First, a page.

Last election cycle, the Democrats were pummeled in spectacular fashion, increasing their slide in the House, and losing control of the Senate in an apparent repudiation of their policies over the past six years. As the President has stated on many occasions, “elections have consequences,” and one of the consequences of losing control of a house of congress is that you lose control of the chairmanship of the many committees that you had been in charge of up until now.

One of those committees is the Senate Intelligence committee, chaired by Senator Dianne Feinstein (D-CA).

In the aftermath of the 9-11 terrorist attack, the Bush Administration empowered the CIA to undertake “enhanced interrogation techniques” against certain high-value detainees we had captured during the ongoing Global War on Terror. For over five years now Democrats in the Senate Intelligence Committee have been in the process of compiling a report on the CIA’s use of EITs, or, as they now deem it, torture, in obtaining intelligence from said high-value detainees.

So, on 9 Dec 2014 (coincidently, on the same day that Jonathan Gruber gave testimony before congress on his recent controversial statements on Obamacare, how it was written, passed, and on the stupidity of the voting public in general – but that’s another story), in the waning days of her chairmanship, Senator Feinstein released a 480-page executive summary (which was approved in December 2012 according to its title page) of the 6,000+ page report (both report and summary written exclusively by Democrats) over the unanimous objection of the Republicans on the committee.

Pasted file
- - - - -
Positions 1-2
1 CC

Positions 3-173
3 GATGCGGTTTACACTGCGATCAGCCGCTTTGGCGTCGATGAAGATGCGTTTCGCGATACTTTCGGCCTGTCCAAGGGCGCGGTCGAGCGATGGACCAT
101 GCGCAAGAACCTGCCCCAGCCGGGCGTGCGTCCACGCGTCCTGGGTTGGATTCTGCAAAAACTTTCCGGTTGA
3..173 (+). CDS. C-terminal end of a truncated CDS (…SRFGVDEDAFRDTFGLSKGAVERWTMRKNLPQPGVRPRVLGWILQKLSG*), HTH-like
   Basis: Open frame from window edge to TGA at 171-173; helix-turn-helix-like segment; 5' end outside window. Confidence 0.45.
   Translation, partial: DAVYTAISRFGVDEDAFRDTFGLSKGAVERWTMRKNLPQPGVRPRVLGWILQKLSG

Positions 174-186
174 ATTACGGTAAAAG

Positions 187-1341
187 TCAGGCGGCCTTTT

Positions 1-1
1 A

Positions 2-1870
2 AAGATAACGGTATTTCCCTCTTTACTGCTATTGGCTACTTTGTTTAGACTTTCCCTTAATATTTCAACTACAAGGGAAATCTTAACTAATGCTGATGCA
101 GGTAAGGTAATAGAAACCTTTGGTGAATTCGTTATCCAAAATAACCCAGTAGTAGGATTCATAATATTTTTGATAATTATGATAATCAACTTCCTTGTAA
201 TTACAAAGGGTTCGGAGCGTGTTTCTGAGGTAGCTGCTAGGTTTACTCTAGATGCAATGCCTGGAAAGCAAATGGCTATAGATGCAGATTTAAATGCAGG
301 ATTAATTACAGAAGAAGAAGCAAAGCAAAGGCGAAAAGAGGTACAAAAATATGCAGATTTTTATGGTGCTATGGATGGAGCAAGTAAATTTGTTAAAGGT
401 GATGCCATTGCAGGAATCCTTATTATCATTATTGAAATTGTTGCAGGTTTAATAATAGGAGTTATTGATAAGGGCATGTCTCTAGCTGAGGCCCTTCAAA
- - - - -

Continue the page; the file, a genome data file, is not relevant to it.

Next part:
In advance of the report, US facilities overseas were directed to take protective measures. Warnings have gone out to military personnel to keep a low profile and take measures to protect themselves and their families. As White House spokesman Josh Earnest said prior to the release, “There are some indications that the release of the report could lead to a greater risk that is posed to U.S. facilities and individuals all around the world.”

This being the case, why release the report? What, if anything, does the United States have to gain?

As with the actions of the “old guard” I described above, one has to wonder; did Feinstein do this out of spite or is there some deeper purpose being served here? Beginning in January of next year, she goes from being the powerful chairwoman of the prestigious Senate Intelligence Committee to being just another senator. Additionally, as just another senator, with the congress in Republican hands, her dream of enacting a new “assault weapon” ban, and other onerous gun control laws she is a proponent of, is probably dead as well. Spite is certainly a potential motive.